There's a dead comment (so I can't reply to it) wondering how much these cost. In October, it was reported that US states were overpaying compared to Europe :
> Rapid antigen tests can cost as little as $2 each to make, according to Mologic, one of the largest British testmakers. But in the United States, bidding wars between health systems, state governments, and employers have contributed to much higher prices. ... In Germany, large government purchases allow it to offer rapid tests to residents for less than $1 each
Here in Denmark, they're about 25kr ($4) each in shops, or a little less if ordered online. However, most people go to the public test centres, which are free. (We've reached an average of 19 tests per person, which I think doesn't include home tests.)Reply
4 per "home" -- but in the US the average number of people per household is a bit above 2.5. Similarly 500M tests in a country of 330M people. Both get us to more than 1 but less than 2 test per person. But to make a difference at a public health level, shouldn't we be testing regularly? If you have one test you have to decide when you're going to use it, which will surely be after you're symptomatic. If you want asymptomatic people to realize they're carrying it around, we have to provide enough tests that they can check regularly.
Yes, for those with private insurance it's good that in principle one can be reimbursed for buying home test kits (starting tomorrow) but good luck finding them! When I traveled recently I checked 3 pharmacies, and got responses ranging from "try again next week" to "we've been out of stock for 2 months".Reply
"Ordering begins January 19."
I see they have this behind Akamai. That's a good thing because my first thought was "Man, I hope they have this site behind a good load balancer!"Reply
For a brief while after getting vaccinated, before Delta and Omicron, my friends, coworkers, and I felt we were out of the woods. We are actively going out together to our favorite hangouts and being normal. I didn't think we would need this site.
Finding out that my Governor let a million tests expire rather than give them out, make me happy this site is available. I'm glad I can rely on the federal government to fix what my state government is ruining.Reply
Why are they not just being sent to everyone?
There's a lot of potential good in sending them to people who will never request them.Reply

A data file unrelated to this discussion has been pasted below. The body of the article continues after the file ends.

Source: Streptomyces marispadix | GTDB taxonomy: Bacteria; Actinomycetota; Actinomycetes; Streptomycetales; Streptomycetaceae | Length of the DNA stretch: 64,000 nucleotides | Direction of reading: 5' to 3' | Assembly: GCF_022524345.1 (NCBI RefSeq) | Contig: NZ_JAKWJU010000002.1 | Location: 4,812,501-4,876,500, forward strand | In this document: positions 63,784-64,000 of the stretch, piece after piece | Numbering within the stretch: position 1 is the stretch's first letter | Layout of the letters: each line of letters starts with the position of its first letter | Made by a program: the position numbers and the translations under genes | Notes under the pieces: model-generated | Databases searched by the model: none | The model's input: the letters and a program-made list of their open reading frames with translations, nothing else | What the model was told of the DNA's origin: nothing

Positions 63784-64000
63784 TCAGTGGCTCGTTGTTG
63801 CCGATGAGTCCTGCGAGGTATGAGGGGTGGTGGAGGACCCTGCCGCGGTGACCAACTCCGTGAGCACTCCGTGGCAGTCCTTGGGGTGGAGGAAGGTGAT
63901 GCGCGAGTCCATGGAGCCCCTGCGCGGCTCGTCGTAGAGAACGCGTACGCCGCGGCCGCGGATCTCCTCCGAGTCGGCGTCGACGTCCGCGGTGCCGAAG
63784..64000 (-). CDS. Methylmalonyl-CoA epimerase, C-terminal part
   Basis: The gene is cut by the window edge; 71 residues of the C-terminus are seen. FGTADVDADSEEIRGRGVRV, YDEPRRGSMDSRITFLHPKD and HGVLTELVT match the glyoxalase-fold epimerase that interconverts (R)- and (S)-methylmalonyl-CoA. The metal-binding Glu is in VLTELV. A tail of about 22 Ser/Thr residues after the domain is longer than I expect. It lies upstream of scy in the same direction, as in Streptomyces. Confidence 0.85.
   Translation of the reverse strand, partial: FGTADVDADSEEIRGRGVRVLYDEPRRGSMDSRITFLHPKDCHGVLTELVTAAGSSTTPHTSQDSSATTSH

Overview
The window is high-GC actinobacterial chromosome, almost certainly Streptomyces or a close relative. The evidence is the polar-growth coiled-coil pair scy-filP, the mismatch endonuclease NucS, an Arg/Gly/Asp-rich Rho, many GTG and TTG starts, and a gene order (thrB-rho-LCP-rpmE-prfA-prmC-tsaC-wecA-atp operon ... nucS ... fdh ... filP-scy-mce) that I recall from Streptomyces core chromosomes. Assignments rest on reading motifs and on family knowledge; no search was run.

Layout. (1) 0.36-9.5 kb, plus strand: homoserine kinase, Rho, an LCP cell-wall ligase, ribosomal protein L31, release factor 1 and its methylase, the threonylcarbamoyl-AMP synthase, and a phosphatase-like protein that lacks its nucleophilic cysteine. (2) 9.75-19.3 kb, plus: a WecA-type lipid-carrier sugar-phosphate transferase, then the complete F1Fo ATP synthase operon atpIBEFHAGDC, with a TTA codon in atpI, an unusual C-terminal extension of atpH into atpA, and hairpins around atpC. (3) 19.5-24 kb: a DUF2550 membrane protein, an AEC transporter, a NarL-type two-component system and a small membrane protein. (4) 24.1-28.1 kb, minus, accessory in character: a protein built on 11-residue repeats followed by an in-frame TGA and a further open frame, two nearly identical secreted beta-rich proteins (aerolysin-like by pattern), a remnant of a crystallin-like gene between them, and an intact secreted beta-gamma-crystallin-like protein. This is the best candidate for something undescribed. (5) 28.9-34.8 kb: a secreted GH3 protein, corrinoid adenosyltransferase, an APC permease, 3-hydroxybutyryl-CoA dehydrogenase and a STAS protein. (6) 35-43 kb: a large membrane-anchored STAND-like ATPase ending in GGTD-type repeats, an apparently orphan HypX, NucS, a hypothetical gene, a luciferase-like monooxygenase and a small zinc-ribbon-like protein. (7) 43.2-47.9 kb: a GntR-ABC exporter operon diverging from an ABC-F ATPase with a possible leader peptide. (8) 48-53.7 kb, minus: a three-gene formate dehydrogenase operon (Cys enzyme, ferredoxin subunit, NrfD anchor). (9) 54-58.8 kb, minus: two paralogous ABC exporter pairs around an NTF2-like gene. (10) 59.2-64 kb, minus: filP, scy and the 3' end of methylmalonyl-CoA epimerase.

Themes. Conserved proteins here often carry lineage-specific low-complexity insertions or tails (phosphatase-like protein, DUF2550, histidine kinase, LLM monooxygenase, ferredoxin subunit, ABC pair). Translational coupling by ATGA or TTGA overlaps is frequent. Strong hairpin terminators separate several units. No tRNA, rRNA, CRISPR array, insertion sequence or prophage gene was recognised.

Seems predictable that a government website won't handle the load on day one.
But this site is hosted by Akamai so maybe this time it's different?Reply
These would have been nice earlier. They've been out of stock for a long time, and I know people who had to use up their vacation days waiting for them to come back in stock because their employer wouldn't let them back in the office until they showed a negative test result.Reply
By the time you think you need one, and the delay in shipping, its already too late. But its something, I guess. My wife needed a test, 3 weeks ago and I believe she is still waiting for them to arrive from the State.Reply
This isn't going to go away until people stop testing.Reply
Honest question: what is the expected impact of this intervention compared to an alternate world where the intervention is not performed?Reply
How is this only happening now? Do any states already do this?
In the UK we’ve been able to order a box of 7 lateral flow tests, for free (no shipping costs either), once per day, since last April. In other words 49 tests per week (per household). They’re not a perfect solution (since you can test negative when in the very early stages of an infection I believe) but they’re pretty good. They’ve made all of my group interactions so much safer, particularly during this latest wave, and have saved me from hanging out with people who are positive (and asymptomatic at the time) on numerous occasions.
The British government is a joke and they’ve still managed to get basics like rapid testing and vaccinations right. How can a country with resources like the US not have this available?Reply
Much too little _way_ too lateReply
Calling these Covid tests is disingenuous. They're PCR tests for viral fragments. We all know someone who had a positive "Covid test" and never showed any symptoms.Reply